• Consider attending university in Quebec or Newfoundland and Labrador. Because of increased provincial government funding, tuition is cheaper than the rest of the country. The average rate of tuition and fees (including out-of-province rates) for the 2017- 2018 school year was $3,736 in Quebec, $3,652 in Newfoundland and Labrador, and $8,500 in the rest of Canada.
    • Canadian parents could be making better use out of Registered Education Savings Plans, or RESPs. RESPs allow Canadians to accumulate tax-free savings and receive government grants to be used towards education.
    Only 51% of eligible Canadians are benefitting from RESPs, and this group is skewed towards families that already have higher incomes.
    • In general, dedicated savings accounts for specific purposes such as post-secondary education are more effective than catch-all savings accounts that are more often dipped into.



    You can ask your bank to automate the transfer of a fixed amount from your chequing account into your savings. A good default is a bi-weekly schedule that is synced up with your pay day, or whatever works best for you. You should also automate your bill payments (i.e. phone and credit card bills) to avoid late payments and interest fees.
    • With automated credit card payments, it’s easy to forget to peruse your online banking account. But you should still be checking your transactions regularly, to keep track of your spending and to spot anything irregular that you might want to flag.
      • For instance, your phone bill will be emailed to you in advanced, indicating the exact amount to be charged to your credit card and when. This way, you’re able to verify the transaction before it is posted.


    It might be too late for an RESP, but every young adult should have a TFSA. The interest accrued from this savings account is tax free, as are withdrawals (so you can save for a future big ticket item of your choice). Check with your bank to see what your contribution limit is and what you can afford to set aside, because the more you do, the higher return you will receive. Now is a good time to have this conversation with the new year just around the corner. Try and reach your maximum contribution limit (without going over) before the year’s end.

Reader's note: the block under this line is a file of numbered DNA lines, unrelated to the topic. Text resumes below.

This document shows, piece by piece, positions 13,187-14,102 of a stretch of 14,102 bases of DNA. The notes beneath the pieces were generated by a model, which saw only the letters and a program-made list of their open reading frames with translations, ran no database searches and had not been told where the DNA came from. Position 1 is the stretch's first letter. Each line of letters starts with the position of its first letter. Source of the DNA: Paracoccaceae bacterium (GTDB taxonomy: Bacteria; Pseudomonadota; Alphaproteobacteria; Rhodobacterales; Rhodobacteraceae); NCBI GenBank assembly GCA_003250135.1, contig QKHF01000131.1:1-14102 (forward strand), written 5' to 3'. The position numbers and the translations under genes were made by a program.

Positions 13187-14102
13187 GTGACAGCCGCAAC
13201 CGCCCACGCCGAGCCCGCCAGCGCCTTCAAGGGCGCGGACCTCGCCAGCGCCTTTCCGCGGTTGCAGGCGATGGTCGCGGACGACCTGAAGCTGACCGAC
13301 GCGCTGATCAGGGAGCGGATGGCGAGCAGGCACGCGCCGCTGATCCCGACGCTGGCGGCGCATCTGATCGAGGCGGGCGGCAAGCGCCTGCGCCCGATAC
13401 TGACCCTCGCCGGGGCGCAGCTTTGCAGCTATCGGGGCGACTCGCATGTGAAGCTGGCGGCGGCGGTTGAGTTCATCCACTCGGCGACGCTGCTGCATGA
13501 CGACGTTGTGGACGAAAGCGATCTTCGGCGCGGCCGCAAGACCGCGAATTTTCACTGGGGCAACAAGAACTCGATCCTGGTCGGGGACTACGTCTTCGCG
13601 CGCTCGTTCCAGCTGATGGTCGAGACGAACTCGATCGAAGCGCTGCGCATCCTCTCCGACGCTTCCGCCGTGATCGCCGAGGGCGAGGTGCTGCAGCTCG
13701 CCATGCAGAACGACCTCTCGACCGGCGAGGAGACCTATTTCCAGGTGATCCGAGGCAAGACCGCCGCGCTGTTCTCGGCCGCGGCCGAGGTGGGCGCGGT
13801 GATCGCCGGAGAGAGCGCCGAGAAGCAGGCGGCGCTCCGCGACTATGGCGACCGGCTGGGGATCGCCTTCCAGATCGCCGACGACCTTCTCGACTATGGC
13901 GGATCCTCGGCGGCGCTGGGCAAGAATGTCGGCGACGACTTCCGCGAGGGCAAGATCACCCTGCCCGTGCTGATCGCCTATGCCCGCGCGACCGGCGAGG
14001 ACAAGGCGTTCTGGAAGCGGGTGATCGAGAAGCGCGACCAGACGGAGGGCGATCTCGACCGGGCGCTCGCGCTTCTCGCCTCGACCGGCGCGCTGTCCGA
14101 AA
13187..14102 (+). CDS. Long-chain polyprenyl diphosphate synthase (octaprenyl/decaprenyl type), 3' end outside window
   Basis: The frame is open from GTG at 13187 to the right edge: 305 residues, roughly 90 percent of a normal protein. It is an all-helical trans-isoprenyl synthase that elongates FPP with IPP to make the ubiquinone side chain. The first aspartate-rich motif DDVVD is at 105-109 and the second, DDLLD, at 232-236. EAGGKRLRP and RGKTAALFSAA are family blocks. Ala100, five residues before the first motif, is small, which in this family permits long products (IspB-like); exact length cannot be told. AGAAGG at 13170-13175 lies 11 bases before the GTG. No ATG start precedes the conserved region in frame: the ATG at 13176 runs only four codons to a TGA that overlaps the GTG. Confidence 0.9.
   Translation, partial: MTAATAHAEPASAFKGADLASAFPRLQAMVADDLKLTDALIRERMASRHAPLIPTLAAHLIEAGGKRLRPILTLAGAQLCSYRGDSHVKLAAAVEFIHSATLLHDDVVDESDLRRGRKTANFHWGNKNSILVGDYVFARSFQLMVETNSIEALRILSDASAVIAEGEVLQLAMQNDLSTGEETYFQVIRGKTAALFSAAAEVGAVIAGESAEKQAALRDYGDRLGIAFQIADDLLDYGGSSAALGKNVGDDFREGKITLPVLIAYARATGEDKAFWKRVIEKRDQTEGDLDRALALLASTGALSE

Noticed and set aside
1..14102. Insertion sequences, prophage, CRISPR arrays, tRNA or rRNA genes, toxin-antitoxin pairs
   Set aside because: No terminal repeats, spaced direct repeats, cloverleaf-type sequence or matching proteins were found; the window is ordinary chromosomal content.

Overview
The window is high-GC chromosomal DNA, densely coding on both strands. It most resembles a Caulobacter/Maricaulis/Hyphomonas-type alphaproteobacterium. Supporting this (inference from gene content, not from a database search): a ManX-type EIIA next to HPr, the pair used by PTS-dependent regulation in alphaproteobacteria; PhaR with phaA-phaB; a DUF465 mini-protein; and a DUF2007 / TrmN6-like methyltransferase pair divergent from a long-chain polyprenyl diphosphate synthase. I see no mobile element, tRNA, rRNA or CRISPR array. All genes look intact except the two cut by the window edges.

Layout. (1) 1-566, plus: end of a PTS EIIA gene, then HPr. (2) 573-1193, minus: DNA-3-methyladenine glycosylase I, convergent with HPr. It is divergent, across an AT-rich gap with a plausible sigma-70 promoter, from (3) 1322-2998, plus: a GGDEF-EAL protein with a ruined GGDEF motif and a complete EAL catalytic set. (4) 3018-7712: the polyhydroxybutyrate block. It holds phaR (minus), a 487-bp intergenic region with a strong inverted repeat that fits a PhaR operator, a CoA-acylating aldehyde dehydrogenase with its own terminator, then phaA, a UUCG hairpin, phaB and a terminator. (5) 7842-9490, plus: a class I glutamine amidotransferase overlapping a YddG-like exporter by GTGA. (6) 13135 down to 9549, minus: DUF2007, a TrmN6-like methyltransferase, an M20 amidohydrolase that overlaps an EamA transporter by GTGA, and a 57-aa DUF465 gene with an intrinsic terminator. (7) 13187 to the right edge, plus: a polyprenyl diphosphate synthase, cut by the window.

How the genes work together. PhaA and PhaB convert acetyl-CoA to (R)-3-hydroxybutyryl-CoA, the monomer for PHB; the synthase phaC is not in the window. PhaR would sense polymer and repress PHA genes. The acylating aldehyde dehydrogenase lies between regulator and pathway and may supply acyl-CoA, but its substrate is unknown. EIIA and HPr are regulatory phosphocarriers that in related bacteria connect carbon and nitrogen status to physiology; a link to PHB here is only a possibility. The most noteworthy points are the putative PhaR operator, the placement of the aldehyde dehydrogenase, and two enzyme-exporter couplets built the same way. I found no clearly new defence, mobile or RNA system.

Online shopping has never been more tempting, with more and more ads popping up across our social media accounts. Self-control is key: stop spending money on fast fashion pieces that catch your eye, no matter how many paid instagram influencers are flooding your timeline. To reward your self-constraint, pick once or twice a year to indulge in a few investment pieces that will last you well into your career and never go out of style. This equals long term savings, and a healthier environment (fashion is considered one of the most polluting industries in the world, not only because of the production process that is water intensive and toxic, but think about how many Zara and Forever 21 pieces are chucked every year).
    • If you want a trendy item, you may want to make an exception to this rule and go to a cheaper store (if you really want that black choker necklace, best to opt for the H&M version considering you will probably only wear it a handful of times).
    • Your investment pieces should include business casual wear, ready to go for interviews or networking opportunities. Okay, and a purse


    This may seem insulting to those of us who haven’t even landed a full-time job yet. And just to be clear, you shouldn’t be saving for retirement until you’ve paid off your student loans. But once you get a full-time job, you should be asking your bank about opening an RRSP. The earlier you start to save, the more time you have to grow the pot (think compound interest). And if employers are willing to match your contributions in an RRSP, that free money should be fully taken advantage of. But keep those TFSAs around, because they provide you with more freedom to withdraw funds.